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There is a decent chance that the MLB Trade Deadline throws some wrenches into our list this week. Yu Darvish is currently on the list and could very well get traded. He got absolutely rocked his last time out, though, so some owners might be a little shy about throwing him out there for two starts this week. Depending on your team and league format, though, the chances are you should probably send Darvish out there for his two turns this week. He is going to start at least once even if he gets traded, and August is not the time to start second-guessing your squad.

Our focus for this week is Charlie Morton. He is only owned in 49% of RCLs, and Streamonator likes him for a $13.60 value that is partly due to favorable matchups against the Rays and Blue Jays, both of whom are in the bottom eight in team wOBA over the last couple weeks. In his last start out against the Phillies (who are surprisingly in the top eight for team wOBA over the last two weeks), he tossed seven shutout innings with nine strikeouts on just three hits and a walk.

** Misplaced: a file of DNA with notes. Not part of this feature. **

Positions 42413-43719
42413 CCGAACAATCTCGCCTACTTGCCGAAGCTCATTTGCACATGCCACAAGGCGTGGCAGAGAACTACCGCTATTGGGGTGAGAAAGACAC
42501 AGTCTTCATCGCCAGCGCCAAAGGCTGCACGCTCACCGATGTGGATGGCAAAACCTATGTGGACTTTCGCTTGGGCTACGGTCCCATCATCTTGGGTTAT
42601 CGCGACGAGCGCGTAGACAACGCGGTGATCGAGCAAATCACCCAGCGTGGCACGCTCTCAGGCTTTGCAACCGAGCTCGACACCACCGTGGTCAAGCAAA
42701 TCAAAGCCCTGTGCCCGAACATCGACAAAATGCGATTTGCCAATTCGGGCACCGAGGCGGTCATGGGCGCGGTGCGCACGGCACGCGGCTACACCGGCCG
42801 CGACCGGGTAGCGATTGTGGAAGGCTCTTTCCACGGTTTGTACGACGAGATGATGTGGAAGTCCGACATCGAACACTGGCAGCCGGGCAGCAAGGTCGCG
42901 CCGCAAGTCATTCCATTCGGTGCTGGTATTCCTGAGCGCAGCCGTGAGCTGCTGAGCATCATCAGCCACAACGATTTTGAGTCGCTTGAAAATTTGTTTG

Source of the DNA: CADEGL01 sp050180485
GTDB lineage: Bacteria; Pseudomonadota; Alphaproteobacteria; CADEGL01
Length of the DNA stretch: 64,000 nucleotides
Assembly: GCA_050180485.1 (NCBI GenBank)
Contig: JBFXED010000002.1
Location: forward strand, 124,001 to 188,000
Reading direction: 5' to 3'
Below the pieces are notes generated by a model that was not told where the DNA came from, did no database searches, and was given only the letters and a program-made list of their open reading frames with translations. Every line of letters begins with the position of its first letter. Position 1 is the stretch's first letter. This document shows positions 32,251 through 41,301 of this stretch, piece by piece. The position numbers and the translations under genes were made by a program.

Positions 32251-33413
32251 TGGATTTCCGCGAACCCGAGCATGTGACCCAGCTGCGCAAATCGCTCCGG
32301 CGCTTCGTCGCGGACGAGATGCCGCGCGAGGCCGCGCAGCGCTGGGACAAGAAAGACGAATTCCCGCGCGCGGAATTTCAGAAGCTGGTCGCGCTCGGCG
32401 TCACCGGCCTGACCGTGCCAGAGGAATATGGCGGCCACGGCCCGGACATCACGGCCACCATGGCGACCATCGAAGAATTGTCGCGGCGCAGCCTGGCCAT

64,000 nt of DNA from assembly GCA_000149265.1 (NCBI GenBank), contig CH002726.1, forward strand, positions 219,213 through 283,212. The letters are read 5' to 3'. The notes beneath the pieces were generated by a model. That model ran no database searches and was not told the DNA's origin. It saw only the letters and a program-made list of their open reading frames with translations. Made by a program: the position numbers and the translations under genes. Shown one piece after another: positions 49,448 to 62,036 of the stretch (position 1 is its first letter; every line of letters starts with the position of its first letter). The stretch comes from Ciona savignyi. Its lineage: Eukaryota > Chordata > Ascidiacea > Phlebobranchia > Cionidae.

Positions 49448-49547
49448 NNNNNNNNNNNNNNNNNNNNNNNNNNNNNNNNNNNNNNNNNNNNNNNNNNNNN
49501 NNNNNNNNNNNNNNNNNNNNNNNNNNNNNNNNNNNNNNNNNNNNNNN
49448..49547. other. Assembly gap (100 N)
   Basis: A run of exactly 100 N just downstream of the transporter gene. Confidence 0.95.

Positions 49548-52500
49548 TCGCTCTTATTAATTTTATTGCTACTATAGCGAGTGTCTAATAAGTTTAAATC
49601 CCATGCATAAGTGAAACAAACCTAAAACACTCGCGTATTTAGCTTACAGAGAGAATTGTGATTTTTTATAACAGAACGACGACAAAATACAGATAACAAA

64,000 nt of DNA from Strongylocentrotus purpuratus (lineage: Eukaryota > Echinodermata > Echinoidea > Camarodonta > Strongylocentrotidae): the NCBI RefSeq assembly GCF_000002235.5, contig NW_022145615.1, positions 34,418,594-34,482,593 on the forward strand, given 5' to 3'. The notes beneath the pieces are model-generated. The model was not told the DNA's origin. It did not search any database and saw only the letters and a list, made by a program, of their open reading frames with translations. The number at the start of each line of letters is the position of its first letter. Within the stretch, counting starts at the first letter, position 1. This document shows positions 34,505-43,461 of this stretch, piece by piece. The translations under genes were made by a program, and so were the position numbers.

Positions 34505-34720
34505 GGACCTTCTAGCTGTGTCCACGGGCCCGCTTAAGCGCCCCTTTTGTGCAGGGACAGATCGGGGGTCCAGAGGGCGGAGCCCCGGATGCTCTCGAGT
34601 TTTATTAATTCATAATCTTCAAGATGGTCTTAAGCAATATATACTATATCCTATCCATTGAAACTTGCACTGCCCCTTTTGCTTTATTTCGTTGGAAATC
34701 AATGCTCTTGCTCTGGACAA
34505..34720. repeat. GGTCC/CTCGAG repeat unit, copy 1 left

The main difference in Morton this year that has increased his fantasy value is he is striking out batters at a much higher rate than he ever has in his career. His career K/9 is 6.66, but his K/9 in 2017 is up over 10/9: